Presidential pets are one of the few political topics you can discuss these days without generating heated disagreement and ill-will. No matter what your political leanings are, one thing for sure is that Republicans, Democrats and Independents alike seem to love their pets.

Almost all of the U.S. presidents have had at least one pet while living in the White House, and many have had more than one during their years in the official residence. Apparently, our current president is one of the very few who has held the office who does not have a pet.

You may have heard the stories about Franklin Roosevelt’s Scottish Terrier, Fala; Richard Nixon’s cocker spaniel, Checkers; John Kennedy’s pony, Macaroni; George H.W. Bush’s springer spaniel, Millie; Bill Clinton’s cat, Socks; and Teddy Roosevelt’s menagerie that included a one-legged rooster, a macaw, dogs, cats and a small black bear that eventually was re-homed at the Bronx Zoo.

President Abraham Lincoln had a beloved dog, Fido, that was an important member of his family. According to the National Park Service that manages the Lincoln family home in Springfield, Ill., Lincoln was worried that the family’s move to Washington D.C. would be too hard on their furry friend, so two neighborhood boys promised to take good care of Fido.

Lincoln instructed them to never scold Fido for coming in the house with muddy paws and to feed him from the table. The mixed breed canine outlived Lincoln, but he, too, met a tragic end when he was stabbed to death by the town drunk.

The “Abraham Lincoln’s Classroom” website states that Lincoln’s step-mother testified that the young Lincoln loved animals. Even insects elicited his compassion. While his parents went to church, he preached his own sermons to his step-family. “Abe preached against cruelty to animals, contending that an ant’s life was to it as sweet as ours,” recalled his step-sister.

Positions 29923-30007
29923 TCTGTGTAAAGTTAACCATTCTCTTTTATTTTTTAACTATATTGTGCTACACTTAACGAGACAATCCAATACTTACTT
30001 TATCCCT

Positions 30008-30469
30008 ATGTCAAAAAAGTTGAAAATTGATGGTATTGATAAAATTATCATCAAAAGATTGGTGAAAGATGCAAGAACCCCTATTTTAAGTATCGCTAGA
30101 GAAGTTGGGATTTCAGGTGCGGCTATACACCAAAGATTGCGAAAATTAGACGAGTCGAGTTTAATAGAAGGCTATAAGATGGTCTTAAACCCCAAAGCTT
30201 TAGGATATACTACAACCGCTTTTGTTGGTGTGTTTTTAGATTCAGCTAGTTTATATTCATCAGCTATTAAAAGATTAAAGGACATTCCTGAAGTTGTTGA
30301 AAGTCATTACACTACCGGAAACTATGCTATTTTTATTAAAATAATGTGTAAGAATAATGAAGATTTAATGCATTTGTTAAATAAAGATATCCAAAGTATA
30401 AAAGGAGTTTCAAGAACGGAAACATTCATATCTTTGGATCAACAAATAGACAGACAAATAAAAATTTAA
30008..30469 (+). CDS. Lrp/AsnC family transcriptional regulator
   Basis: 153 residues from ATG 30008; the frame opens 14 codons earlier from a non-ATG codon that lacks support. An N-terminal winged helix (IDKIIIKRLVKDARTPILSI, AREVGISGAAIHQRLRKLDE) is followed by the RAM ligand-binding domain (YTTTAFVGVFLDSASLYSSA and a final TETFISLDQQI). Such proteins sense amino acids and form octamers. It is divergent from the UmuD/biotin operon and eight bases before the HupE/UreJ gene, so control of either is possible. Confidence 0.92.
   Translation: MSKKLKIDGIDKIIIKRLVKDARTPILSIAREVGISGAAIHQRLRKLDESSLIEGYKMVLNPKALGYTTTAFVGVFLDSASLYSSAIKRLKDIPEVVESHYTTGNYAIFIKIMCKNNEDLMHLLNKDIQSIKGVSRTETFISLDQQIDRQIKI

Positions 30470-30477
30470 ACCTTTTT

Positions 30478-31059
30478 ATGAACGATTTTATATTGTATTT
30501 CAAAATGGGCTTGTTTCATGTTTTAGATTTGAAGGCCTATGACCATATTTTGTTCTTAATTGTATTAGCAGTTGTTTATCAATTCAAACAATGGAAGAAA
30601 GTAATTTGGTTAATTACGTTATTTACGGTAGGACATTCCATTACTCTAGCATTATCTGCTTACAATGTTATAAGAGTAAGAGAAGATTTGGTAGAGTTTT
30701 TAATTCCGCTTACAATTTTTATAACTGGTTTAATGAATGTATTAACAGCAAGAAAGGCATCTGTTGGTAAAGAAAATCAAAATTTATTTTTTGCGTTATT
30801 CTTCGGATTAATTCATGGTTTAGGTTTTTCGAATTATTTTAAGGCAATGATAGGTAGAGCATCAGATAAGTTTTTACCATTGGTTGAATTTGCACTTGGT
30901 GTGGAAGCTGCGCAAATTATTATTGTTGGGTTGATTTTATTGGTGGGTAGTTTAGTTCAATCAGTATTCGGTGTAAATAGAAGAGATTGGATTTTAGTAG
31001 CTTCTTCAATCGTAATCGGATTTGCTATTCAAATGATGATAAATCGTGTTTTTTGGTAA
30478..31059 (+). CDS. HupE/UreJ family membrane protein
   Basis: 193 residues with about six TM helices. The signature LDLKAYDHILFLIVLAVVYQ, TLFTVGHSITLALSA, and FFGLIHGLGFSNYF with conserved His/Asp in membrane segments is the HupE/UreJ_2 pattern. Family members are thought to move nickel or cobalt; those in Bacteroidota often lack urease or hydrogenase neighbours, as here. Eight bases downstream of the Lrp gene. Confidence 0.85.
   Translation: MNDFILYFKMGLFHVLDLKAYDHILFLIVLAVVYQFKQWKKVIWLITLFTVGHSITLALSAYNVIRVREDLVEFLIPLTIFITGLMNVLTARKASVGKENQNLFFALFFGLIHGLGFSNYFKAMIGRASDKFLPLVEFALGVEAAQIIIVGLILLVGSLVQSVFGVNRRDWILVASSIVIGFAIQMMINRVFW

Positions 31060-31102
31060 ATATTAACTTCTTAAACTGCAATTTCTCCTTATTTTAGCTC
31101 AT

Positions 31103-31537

During a recent conversation with Laureen Riedesel, director of the Beatrice Public Library, I learned that Lincoln had a real affinity for stray cats and could play with them for hours. Laureen, a great cat lover herself, said that Lincoln even made concerted efforts to find homes for them by giving them to folks who came into his Springfield law office.

According to the Park Service, when Mary Todd Lincoln was asked if her husband had a hobby, she replied: “cats.”

In March of 1865, President Lincoln visited General Grant at City Point, Va. The Civil War was drawing to a close and the enormous task of reuniting the country lay ahead. In the midst of all this, Lincoln noticed three stray kittens in the telegraph hut. When he asked about their mother, he learned that she was dead. Without hesitation, he made sure the kittens would be fed and that a good home would be found for them.

Information from the Presidential Pet Museum reports that Secretary of State William Seward surprised Lincoln with a gift of two kittens that he named “Tabby” and “Dixie.” He doted on the cats so much that he once fed Tabby from the table during a formal dinner at the White House.

When Mrs. Lincoln scolded her husband for his actions, he replied, “If the gold fork was good enough for former President Buchanan, I think it is good enough for Tabby.”

One of Lincoln’s friends recalled how the president would pick up one of the cats and “talk to it for half an hour at a time.” The cats apparently won the president over with their quiet adoration, and at one point during his first term, Lincoln was said to have observed in frustration, “Dixie is smarter than my whole cabinet! And furthermore, she doesn’t talk back!”

President Lincoln’s days and nights were filled with stress, anxiety and an overwhelming sense of responsibility for the future of the nation. Apparently, he found some degree of peace and contentment from his beloved feline friends.

Those of us who know and love our cats can relate to the president’s feelings. Playing with a cat, holding one in your lap or talking to one about the frustrations of a stressful day can all help to relax a harried human.

If you would like to welcome a cat into your home and discover why President Lincoln loved his furry friends, stop by the Beatrice Animal Shelter to meet the cat or kitten of your dreams.

And if this is not the right time for you to adopt, check back in two or three months when kitten season will be in full swing. The shelter will have an amazing array of cats in a variety of colors, sizes, ages and personalities.

Beatrice Animal Shelter cats are also available for adoption at the two PetSmart locations in Lincoln, so if you are in Lincoln, stop in for a meet and greet. What a purr-fect idea!

This column was written by Bette Anne Thaut, board member of the Beatrice Humane Society.